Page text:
Literary Reputation[edit]

Nisia Floresta

The negative reputation of the Caeté people was so strong that the Caeté people even left a mark in the literary world. For example, in an influential epic written by Santa Rita Durão in 1781, the Caeté people were presented as the enemy of Diogo Álverez and Paraguaçu.[6] The Caeté people were also featured in multiple works by the author Nisia Floresta. The poem A Lárgima de um Caheté which was written by Floresta was deemed to be unique due to her use of a Caeté Indian as the main character and hero. Both prior to and after this poem was written, standard Indianist literature selected heroes from peaceable Indian tribes who favored the Portuguese. Since these characteristics are not descriptive of the Caeté tribe, it is suggested that Floresta chose this Caeté man as a hero due to his persistence to continue fighting even while being oppressed. She used this character to show that the Caeté tribe demonstrated great courage while being mistreated meanwhile the Portuguese acted in a cowardly manner.[7] In another work by Floresta, she incorporates a character from the Caeté tribe who is extremely barbaric in nature and expresses a great need to be civilized. These two traits the character possessed were well-known attributes of the Caeté tribe. Floresta uses this character from the Caeté tribe to represent her own desire for Brazil to become civilized at an equal status with Europe.[8] The Caeté people suffered greatly from many oppressors but never went down without a fight. Floresta's poems used the Caeté people in a way most had never seen them and had highlighted their fierceness and independence.

Influence[edit]

Feather art of Indians from the northeast of Brazil (Olinda).

During the first period of Portuguese settlement in Brazil, the Caeté people unceasingly resisted European efforts to colonize. Once the majority of the population had been exposed to diseases or enslaved, most of the Caeté people died off. Those who did survive though began to assimilate into Portuguese culture. Therefore, race-mixing began when Portuguese settlers began to mate with the indigenous women. The Portuguese forced their influence upon the assimilated Caeté people, which led to the disappearance of the natives' traditions, rituals, language, and culture.[9] Although there are remains of Caeté pottery in many parts of inland Brazil, and evidence of their survival in Northern Brazil, they are now extinct.[10]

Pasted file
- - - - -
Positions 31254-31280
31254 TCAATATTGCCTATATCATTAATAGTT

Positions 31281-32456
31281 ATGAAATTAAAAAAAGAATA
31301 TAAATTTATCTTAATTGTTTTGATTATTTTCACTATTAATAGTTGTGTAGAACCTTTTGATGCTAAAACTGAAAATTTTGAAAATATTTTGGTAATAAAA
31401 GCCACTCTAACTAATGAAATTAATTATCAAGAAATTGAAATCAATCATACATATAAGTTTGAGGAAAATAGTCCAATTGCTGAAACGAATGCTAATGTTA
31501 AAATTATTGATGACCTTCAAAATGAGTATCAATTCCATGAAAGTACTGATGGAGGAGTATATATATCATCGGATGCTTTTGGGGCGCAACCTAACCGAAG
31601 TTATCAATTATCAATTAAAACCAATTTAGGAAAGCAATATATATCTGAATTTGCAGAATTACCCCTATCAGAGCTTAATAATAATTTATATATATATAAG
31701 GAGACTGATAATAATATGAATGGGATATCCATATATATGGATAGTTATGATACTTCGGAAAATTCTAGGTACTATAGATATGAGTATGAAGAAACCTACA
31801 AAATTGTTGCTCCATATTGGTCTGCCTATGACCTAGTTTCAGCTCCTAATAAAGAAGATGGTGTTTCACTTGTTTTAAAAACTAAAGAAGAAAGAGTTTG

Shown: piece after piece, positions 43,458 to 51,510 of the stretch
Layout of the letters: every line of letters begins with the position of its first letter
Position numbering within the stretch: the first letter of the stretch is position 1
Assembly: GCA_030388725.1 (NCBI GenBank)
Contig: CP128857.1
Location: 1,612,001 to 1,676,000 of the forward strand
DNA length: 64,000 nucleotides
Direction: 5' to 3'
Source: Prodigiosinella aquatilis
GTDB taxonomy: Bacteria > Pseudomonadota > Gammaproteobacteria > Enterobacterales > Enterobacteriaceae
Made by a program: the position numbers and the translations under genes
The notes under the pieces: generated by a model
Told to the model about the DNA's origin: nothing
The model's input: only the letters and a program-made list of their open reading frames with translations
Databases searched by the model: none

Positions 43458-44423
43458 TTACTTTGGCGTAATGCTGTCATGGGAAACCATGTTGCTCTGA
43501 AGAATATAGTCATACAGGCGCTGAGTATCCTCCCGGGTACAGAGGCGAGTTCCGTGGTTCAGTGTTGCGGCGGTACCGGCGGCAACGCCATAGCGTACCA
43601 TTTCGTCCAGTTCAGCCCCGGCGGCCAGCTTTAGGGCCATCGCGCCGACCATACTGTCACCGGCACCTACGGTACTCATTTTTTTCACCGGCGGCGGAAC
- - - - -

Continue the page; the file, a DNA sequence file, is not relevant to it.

References[edit]

  1. ^ Langfur, Hal (2014). Native Brazil: Beyond the Convert and the Cannibal, 1500–1900. University of New Mexico Press. pp. 17–18. ISBN 9780826338419.
  2. ^ Langfur, Hal (2014). Native Brazil: Beyond the Convert and the Cannibal, 1500–1900. University of New Mexico Press. pp. 37–39. ISBN 9780826338419.
  3. ^ De Vito, Christen G. "Micro-Spatial Histories of Global Labour". Palgrave Macmillan. Palgrave Macmillan. pp. 83–86. ISBN 9783319584904. Retrieved 31 October 2018.
  4. ^ Langfor (ed), Hal (2014). Native Brazil : Beyond the Convert and the Cannibal, 1500-1900. University of New Mexico Press. p. 34. ISBN 0826338410.
  5. ^ LeVine, Robert M. (1999). The Brazil Reader: History, Culture, Politics (2002 ed.). Duke University Press. p. 13. ISBN 978-0822322900.
  6. ^ Matthews, Charlotte Hammond (2012). Gender, Race and Patriotism in the Works of Nísia Floresta. Tamesis Books. p. 96. ISBN 1855662353.
  7. ^ Matthews, Charlotte Hammond (2012). Gender, Race and Patriotism in the Works of Nísia Floresta. Tamesis Books. pp. 89–101. ISBN 1855662353.
  8. ^ Matthews, Charlotte Hammond (2012). Gender, Race and Patriotism in the Works of Nísia Floresta. Tamesis Books. p. 120. ISBN 1855662353.
  9. ^ Guzman, Tracy Devine (2013). Native and National in Brazil: Indigeneity after Independence. University of North Carolina Press. pp. 8–10. ISBN 978-1469602097.
  10. ^ Guzman, Tracy Devine (2013). Native and National in Brazil: Indigeneity after Independence. University of North Carolina Press. p. 12. ISBN 978-1469602097.

Category:Indigenous peoples in Brazil Category:Cannibalism in the Americas